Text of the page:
In This Article Automobility

  • Introduction
  • Core Conceptual Literature
  • History of Automobility in the United States
  • Global Geography of Automobility
  • Political Economy
  • Race, Class, Environmental Justice and Social Exclusion
  • Gender and Automobility
  • Environmental Impacts, Social Costs and Subsidies to Automobility
  • Automobility Politics
  • Automobility Culture
  • “Peak Auto”
  • Emerging Travel Trends
  • Autonomous Vehicles

Geography Automobility
by
Aaron Golub
  • LAST MODIFIED: 28 August 2019
  • DOI: 10.1093/obo/9780199874002-0206

Introduction

Automobility is a conceptual framework developed to understand the personal, social, political, cultural, geographical, and technical systems shaping, and shaped by, the automobile. At its core, the automobility system is the hub of numerous interdependencies and relationships between the larger society and the automobile. The automobility literature synthesizes scholarship from a wide range of fields necessary to understand these diverse but interlocking systems, including history, geography, public policy, planning, behavior, psychology, anthropology, culture and communication, and economics and finance, among many others. Automobility contextualizes the role of the automobile as a powerful and central driver of complex and diverse processes, creating new materialities across space and time. Automobility describes a social arrangement where the automobile system dominates and transforms almost everything in its path—one’s personal sense of self, identity, and mobility; relationships between human beings; the boundaries of public and private; and the broader social, cultural, and political forces at larger scales. Systems affected by the automobililty system become malformed by it, each moment then favoring it even more in a vicious cycle, while rejecting or destroying those systems incompatible with it. Automobility explores a society dispersed across space and time, forcing its subjects into a particular mode of being, seemingly free, but now saddled by the various demands of the automobile. For those not able to participate, automobility excludes, as opportunities become even more inaccessible by anything other than an automobile. These forces of inclusion and exclusion exacerbate existing social processes of discrimination, such as gender, racial and class divisions, and segregation. Furthermore, automobility implicates a vast process of urbanization; land conversion for automobile-related uses; and related environmental impacts like resource consumption, pollution, and climate change across a range of scales from the local to the global, from immediate to long-term.

Core Conceptual Literature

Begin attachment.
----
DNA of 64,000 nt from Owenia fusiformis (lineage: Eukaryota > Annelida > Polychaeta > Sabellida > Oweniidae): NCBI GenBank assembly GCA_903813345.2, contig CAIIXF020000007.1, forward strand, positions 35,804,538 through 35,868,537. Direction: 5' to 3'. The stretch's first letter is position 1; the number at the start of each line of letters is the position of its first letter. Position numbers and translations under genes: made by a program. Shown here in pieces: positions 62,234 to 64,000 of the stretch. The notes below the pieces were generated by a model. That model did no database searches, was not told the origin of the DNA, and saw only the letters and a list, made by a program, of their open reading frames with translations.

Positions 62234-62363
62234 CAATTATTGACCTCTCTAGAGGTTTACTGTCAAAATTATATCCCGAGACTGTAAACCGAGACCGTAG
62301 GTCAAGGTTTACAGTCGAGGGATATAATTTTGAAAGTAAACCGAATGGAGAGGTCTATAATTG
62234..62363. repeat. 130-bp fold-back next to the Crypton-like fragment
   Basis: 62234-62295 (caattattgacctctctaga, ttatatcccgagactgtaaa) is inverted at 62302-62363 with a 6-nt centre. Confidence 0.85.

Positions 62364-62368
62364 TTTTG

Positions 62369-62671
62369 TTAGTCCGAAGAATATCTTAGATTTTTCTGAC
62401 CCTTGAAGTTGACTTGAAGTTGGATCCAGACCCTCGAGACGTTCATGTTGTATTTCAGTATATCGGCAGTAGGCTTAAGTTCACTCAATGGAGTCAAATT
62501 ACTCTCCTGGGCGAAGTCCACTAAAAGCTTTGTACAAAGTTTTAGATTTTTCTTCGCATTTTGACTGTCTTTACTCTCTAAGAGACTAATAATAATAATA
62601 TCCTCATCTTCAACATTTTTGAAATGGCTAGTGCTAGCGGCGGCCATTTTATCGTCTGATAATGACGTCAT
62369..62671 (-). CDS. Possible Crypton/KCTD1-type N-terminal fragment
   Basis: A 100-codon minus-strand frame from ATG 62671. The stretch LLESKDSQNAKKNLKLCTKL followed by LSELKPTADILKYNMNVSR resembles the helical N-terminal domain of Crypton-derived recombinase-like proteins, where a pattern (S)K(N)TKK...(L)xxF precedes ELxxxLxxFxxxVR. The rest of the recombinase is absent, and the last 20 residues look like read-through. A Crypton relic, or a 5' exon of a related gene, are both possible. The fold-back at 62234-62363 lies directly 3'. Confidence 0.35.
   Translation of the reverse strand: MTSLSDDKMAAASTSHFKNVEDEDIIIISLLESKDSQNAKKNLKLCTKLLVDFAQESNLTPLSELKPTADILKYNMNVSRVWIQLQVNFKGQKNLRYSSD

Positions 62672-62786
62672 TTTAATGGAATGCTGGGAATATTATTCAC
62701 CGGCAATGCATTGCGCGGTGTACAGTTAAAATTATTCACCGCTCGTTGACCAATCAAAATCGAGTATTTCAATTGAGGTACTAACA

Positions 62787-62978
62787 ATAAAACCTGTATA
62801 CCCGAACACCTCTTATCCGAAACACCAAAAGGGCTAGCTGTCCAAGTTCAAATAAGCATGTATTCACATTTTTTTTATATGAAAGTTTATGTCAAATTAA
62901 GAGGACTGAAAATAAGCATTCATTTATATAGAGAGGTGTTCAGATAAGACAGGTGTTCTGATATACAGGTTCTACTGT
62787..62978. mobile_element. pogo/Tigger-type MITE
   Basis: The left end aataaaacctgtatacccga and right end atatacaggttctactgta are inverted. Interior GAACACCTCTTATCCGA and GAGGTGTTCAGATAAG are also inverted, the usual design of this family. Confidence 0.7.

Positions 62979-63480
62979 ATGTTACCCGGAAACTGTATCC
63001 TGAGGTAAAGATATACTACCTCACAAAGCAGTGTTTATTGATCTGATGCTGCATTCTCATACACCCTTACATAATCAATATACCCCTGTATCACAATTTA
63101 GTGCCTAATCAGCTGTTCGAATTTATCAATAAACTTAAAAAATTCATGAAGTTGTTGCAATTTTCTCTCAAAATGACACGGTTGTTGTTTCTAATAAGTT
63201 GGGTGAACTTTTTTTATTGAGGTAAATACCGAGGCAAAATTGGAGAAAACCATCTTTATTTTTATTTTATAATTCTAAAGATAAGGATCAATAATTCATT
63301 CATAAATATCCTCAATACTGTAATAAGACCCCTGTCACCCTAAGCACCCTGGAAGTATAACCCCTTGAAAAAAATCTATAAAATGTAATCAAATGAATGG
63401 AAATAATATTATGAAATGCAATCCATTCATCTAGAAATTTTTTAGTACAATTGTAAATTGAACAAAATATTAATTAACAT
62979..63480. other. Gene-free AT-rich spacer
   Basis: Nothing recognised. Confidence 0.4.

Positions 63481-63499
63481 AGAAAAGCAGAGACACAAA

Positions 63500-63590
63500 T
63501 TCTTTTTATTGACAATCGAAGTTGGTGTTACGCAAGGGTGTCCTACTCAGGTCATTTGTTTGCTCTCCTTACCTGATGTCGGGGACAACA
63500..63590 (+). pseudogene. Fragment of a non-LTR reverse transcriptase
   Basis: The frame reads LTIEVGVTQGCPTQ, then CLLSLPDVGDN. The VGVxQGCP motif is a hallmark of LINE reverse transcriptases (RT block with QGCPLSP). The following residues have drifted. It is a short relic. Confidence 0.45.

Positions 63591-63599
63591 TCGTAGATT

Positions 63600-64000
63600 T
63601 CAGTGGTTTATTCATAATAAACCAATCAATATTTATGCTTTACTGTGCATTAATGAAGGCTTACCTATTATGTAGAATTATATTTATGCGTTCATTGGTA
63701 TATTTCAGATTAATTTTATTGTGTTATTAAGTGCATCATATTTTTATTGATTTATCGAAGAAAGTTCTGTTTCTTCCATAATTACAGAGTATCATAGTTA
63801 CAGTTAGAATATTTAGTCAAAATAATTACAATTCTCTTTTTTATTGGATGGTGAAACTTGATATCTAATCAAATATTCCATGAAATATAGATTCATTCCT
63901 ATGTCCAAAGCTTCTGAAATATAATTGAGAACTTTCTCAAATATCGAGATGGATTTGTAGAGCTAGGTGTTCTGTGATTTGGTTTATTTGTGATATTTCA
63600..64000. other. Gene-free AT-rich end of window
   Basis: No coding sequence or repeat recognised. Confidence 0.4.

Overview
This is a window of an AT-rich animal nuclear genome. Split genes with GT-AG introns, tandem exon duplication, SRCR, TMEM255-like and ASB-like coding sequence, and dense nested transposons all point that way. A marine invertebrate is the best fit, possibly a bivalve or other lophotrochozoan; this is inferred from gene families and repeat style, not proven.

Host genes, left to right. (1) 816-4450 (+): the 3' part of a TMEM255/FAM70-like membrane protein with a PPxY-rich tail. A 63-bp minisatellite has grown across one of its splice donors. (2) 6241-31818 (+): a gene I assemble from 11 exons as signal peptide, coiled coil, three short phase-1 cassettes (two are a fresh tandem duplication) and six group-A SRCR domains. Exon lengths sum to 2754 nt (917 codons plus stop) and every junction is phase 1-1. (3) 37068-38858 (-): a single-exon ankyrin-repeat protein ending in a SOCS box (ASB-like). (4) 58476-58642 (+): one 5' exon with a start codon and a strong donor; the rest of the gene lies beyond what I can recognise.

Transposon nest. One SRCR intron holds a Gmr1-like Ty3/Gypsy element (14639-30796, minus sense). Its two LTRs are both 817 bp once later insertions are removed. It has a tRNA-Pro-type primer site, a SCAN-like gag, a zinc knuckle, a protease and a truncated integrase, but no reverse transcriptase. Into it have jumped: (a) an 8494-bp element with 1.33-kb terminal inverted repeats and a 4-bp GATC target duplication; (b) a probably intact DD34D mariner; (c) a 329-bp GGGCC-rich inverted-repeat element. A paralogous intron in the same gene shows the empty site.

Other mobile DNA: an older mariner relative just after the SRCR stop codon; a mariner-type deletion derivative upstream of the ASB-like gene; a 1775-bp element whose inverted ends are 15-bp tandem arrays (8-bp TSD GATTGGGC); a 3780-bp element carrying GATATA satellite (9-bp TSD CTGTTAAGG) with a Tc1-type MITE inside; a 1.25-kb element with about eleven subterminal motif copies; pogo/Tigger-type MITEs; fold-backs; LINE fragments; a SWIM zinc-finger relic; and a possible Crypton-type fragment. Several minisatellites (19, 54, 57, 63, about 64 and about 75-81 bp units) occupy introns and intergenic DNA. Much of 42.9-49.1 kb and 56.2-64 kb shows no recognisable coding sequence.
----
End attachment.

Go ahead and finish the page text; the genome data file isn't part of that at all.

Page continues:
The idea that the automobile is more than a technology, an industrial artifact, or a consumer product or commodity, but is a powerful driver of complex transformations of society, can be found in some of the early critiques of the automobile (e.g., Mumford 1964 or Freund and Martin 1993, cited under Environmental Impacts, Social Costs and Subsidies to Automobility). Sometimes, the concept of “automobile dependence” was used to define this complex system of automobility (e.g., Newman and Kenworthy 1999, also cited under Environmental Impacts, Social Costs and Subsidies to Automobility). Still, there is a core automobility literature explicitly and more deeply built from the complex system framework clarified by Urry and others as a more specific subject and subfield of the “mobility turn” in sociological research (Urry 2007, Urry 2004). See the introduction in Featherstone, et al. 2005 for a broad overview of the foundational work in the field. These complex systems, which include automobility, are “assemblages of humans, objects, technologies, and scripts that contingently produce durability and stability of mobility. Such hybrid assemblages can roam the countrysides and cities, remaking landscapes and townscapes through their movement” (Urry 2007, p. 48). Arguably this emerging automobility framework was launched in Sheller and Urry 2000 where the authors lament: “it was in the modern city that the founders of sociology first envisioned the contradiction of social space, the density of transactions and the compression of social distance that comprised modernity. Yet sociology’s view of urban life has failed to consider the overwhelming impact of the automobile in transforming the time space scale of the modern urban/suburban dweller” (p. 738). Scholars from fields beyond sociology, however, have further advanced the concept into a variety of directions through publications in the core journals Mobilities, founded by Urry, Theory, Culture & Society, and other urban studies and geography journals. For instance, Gartman 2004 focuses on the cultural and identity-formation roles played by the automobile as its impacts and structures exploded beyond its role as a transportation device. The conceptualization of automobility relies heavily on the theoretical frame of assemblages: the understanding that social phenomena result from complex self-organizing connections and dependencies among a sprawling set of actors and systems (technical, political, social). The interested reader is encouraged to explore the broader literature on assemblages (e.g., Collier and Ong 2005, McFarlane 2011) and alternatively the sociotechnical systems and “transitions” frameworks (Geels 2005) which offer alternative understandings of the automobile system (not typically counted as part of the automobility literature).